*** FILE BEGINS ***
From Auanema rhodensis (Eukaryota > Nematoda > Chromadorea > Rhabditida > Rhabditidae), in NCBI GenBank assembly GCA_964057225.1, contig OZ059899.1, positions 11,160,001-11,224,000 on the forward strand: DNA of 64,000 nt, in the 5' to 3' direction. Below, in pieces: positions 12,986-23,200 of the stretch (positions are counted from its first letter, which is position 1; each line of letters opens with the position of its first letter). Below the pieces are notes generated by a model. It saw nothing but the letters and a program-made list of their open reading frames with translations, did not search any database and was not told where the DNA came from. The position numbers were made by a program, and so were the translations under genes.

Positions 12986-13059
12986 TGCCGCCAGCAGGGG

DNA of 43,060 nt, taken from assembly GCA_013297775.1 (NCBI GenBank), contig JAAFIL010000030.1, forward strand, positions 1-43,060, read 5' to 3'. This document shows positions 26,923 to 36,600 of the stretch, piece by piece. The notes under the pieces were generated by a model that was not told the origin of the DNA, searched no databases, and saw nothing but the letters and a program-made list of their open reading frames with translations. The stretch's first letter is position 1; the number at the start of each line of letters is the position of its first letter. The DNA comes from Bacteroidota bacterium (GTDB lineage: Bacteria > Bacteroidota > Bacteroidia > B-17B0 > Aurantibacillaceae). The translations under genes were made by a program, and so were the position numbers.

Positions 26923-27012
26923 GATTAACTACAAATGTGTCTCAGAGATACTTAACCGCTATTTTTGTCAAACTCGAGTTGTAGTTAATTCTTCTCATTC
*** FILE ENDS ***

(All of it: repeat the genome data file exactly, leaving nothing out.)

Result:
From Auanema rhodensis (Eukaryota > Nematoda > Chromadorea > Rhabditida > Rhabditidae), in NCBI GenBank assembly GCA_964057225.1, contig OZ059899.1, positions 11,160,001-11,224,000 on the forward strand: DNA of 64,000 nt, in the 5' to 3' direction. Below, in pieces: positions 12,986-23,200 of the stretch (positions are counted from its first letter, which is position 1; each line of letters opens with the position of its first letter). Below the pieces are notes generated by a model. It saw nothing but the letters and a program-made list of their open reading frames with translations, did not search any database and was not told where the DNA came from. The position numbers were made by a program, and so were the translations under genes.

Positions 12986-13059
12986 TGCCGCCAGCAGGGG

DNA of 43,060 nt, taken from assembly GCA_013297775.1 (NCBI GenBank), contig JAAFIL010000030.1, forward strand, positions 1-43,060, read 5' to 3'. This document shows positions 26,923 to 36,600 of the stretch, piece by piece. The notes under the pieces were generated by a model that was not told the origin of the DNA, searched no databases, and saw nothing but the letters and a program-made list of their open reading frames with translations. The stretch's first letter is position 1; the number at the start of each line of letters is the position of its first letter. The DNA comes from Bacteroidota bacterium (GTDB lineage: Bacteria > Bacteroidota > Bacteroidia > B-17B0 > Aurantibacillaceae). The translations under genes were made by a program, and so were the position numbers.

Positions 26923-27012
26923 GATTAACTACAAATGTGTCTCAGAGATACTTAACCGCTATTTTTGTCAAACTCGAGTTGTAGTTAATTCTTCTCATTC